Woman's hand with nail polish holding partially eaten sugar donut.

Sweet History

In 1776, at the time of the American Revolution, Americans consumed about four pounds of sugar per person each year. By 1850, this had risen to 20 pounds, and by 1994 to 120 pounds. Now, we’re closer to 160 (See How Much Added Sugar is Too Much?). Half of table sugar is fructose, taking up about 10 percent of our diet. This is not from eating apples, but rather the fact that we’re each guzzling the equivalent of a 16-ounce soft drink every day; that’s about 50 gallons a year.

"If we’re trying to reduce calorie intake, reducing sugar consumption is obviously the place to start."

Even researchers paid by the likes of the Dr. Pepper Snapple Group and The Coca Cola Company acknowledge that sugar is empty calories, containing “no essential micronutrients, and therefore if we’re trying to reduce calorie intake, reducing sugar consumption is obviously the place to start.” Concern has been raised, though, that sugar calories may be worse than just empty.

Liver Issues

A growing body of scientific evidence suggests that “the fructose added to foods and beverages in the form of table sugar and high fructose corn syrup in large enough amounts can trigger processes that lead to liver toxicity and other chronic diseases.”

Fructose hones in like a laser beam on the liver, and like alcohol, fructose can increase the fat in the liver. The increase in non-alcoholic fatty liver disease is one of the most remarkable medical developments over the past three decades—the emergence of fatty liver inflammation as a public health problem here and around the globe.

These may not be messages that the sugar industry or beverage makers want to hear. In response, the director-general of the industry front group, the World Sugar Research Organization, replied, “Overconsumption of anything is harmful, including water and air.” Yes, he compared the overconsumption of sugar to breathing too much.

"...women should consume no more than 100 calories per day from added sugars... men should eat or drink no more than 150."

Under American Heart Association’s new sugar guidelines, most American women should consume no more than 100 calories per day from added sugars, and most American men should eat or drink no more than 150. That means one can of soda could take us over the top for the day. The new draft guidelines from the World Health Organization suggest we could benefit from restricting added sugars to under 5 percent of calories. That’s about six spoonfuls of added sugar. I don’t know why they don’t just recommend zero as optimal, but you can get a sense of how radical their proposal is given that we consume an average of 12-18 spoonfuls a day right now.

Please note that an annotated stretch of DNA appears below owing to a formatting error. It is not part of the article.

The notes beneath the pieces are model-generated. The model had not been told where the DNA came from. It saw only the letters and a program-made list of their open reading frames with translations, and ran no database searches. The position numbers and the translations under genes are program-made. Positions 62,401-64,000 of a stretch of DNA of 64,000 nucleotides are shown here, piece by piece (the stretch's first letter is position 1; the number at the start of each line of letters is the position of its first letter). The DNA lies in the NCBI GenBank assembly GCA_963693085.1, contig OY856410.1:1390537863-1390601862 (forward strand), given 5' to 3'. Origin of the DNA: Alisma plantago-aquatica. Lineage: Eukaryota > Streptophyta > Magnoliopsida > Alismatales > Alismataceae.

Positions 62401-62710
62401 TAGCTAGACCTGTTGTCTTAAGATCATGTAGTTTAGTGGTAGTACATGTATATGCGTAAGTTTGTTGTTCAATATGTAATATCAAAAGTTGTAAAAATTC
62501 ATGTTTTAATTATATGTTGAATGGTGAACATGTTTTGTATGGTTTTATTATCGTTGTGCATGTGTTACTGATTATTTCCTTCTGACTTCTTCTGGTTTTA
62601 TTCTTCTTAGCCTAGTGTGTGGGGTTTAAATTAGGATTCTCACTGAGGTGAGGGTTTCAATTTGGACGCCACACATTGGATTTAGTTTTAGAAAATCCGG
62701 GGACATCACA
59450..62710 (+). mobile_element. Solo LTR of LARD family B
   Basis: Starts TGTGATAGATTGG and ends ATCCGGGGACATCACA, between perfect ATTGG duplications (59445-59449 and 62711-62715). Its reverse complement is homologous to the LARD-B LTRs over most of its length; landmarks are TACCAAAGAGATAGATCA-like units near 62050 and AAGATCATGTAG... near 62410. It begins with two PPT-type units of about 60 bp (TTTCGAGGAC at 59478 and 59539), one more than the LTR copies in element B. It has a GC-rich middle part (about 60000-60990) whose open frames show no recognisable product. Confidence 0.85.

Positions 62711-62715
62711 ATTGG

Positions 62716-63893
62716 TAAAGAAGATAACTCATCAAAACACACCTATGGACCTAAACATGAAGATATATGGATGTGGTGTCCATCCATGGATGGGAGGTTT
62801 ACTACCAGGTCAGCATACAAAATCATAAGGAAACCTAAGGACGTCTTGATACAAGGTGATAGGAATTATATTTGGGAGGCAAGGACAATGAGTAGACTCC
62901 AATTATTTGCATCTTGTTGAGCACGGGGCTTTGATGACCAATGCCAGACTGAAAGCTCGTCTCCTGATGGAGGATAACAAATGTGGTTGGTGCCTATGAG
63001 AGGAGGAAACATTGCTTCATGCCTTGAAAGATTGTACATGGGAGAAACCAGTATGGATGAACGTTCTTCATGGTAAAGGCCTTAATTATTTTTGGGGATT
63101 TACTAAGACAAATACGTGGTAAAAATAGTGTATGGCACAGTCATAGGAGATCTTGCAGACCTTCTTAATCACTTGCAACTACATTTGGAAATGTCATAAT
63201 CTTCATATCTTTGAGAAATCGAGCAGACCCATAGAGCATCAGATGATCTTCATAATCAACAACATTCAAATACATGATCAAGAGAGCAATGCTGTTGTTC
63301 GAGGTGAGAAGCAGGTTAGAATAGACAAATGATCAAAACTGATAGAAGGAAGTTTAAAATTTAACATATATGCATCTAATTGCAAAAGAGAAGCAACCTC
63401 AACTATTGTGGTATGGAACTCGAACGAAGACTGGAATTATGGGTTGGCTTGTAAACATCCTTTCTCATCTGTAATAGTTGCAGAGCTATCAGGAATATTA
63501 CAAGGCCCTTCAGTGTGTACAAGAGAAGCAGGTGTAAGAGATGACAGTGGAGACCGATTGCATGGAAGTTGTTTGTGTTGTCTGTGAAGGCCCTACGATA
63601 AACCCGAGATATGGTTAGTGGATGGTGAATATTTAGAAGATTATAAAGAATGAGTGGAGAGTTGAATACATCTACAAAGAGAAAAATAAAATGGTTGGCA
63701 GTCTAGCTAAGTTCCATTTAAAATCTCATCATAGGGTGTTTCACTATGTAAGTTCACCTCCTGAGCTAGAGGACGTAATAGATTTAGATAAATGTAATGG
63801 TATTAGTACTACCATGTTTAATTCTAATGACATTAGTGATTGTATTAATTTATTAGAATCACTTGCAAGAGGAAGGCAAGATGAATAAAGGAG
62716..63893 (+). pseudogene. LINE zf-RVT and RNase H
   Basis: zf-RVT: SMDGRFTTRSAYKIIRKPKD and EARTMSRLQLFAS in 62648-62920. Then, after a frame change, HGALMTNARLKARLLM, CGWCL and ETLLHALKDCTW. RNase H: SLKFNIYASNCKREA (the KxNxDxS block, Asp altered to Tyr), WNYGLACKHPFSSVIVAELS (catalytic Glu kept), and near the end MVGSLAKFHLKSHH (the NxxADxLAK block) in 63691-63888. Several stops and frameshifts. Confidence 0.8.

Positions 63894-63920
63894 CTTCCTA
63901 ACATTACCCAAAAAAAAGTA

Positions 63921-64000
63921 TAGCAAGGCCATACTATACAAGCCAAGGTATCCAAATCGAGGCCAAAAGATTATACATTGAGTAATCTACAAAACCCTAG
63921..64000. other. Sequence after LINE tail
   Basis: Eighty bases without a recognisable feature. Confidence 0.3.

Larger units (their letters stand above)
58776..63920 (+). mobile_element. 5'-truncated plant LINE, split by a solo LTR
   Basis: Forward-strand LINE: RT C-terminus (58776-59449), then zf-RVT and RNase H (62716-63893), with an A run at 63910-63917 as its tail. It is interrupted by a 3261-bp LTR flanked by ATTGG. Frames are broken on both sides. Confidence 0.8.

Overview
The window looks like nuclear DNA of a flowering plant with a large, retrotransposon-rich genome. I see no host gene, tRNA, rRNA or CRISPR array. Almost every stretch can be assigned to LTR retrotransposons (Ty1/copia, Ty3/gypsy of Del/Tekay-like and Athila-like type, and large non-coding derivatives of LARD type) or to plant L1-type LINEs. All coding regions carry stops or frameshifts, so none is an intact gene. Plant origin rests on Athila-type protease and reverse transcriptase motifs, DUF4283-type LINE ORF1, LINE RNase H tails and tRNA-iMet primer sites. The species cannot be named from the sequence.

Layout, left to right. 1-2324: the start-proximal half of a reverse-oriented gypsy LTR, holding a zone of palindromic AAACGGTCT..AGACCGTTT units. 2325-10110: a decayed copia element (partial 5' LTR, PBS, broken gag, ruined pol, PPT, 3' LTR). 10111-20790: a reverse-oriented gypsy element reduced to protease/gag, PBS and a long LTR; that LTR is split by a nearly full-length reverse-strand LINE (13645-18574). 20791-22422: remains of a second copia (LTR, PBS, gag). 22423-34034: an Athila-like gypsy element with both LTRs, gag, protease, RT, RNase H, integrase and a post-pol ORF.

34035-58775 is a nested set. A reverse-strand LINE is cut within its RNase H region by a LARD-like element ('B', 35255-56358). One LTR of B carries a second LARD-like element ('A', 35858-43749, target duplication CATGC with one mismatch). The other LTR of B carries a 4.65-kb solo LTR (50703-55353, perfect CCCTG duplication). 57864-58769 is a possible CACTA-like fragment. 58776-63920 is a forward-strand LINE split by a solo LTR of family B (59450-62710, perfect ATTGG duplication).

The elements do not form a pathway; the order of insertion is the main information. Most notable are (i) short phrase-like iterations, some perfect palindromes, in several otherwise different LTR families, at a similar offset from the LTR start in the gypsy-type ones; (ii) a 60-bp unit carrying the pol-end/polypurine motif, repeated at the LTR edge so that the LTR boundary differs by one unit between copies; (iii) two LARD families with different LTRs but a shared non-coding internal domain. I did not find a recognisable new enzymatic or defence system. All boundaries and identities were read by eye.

This underscores why a whole foods, plant-based diet is preferable to a plant-based diet that includes processed junk.

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About The Author

NutritionFacts.org's picture

NUTRITIONFACTS.ORG is a strictly non-commercial, science-based public service provided by Dr. Michael Greger, providing free updates on the latest in nutrition research via bite-sized videos. There are more than a thousand videos on nearly every aspect of healthy eating, with new videos and articles uploaded every day. NutritionFacts.org was launched with seed money and support by the Jesse & Julie Rasch Foundation. Incorporated as a 501c3 nonprofit charity, NutritionFacts.org now relies on individual donors to keep the site alive.

Dr. Greger is a physician, New York Times bestselling author, and internationally recognized speaker on nutrition, food safety, and public health issues. A founding member and Fellow of the American College of Lifestyle Medicine, Dr. Greger is licensed as a general practitioner specializing in clinical nutrition. Currently he proudly serves as the public health director at the Humane Society of the United States. Dr. Greger is a graduate of the Cornell University School of Agriculture and the Tufts University School of Medicine.

His latest book, How Not to Die, became an instant New York Times Best Seller. 100% of all proceeds he has ever received from his books, DVDs, and speaking engagements has always and will always be donated to charity. Dr. Greger receives no compensation for his work on NutritionFacts.org.

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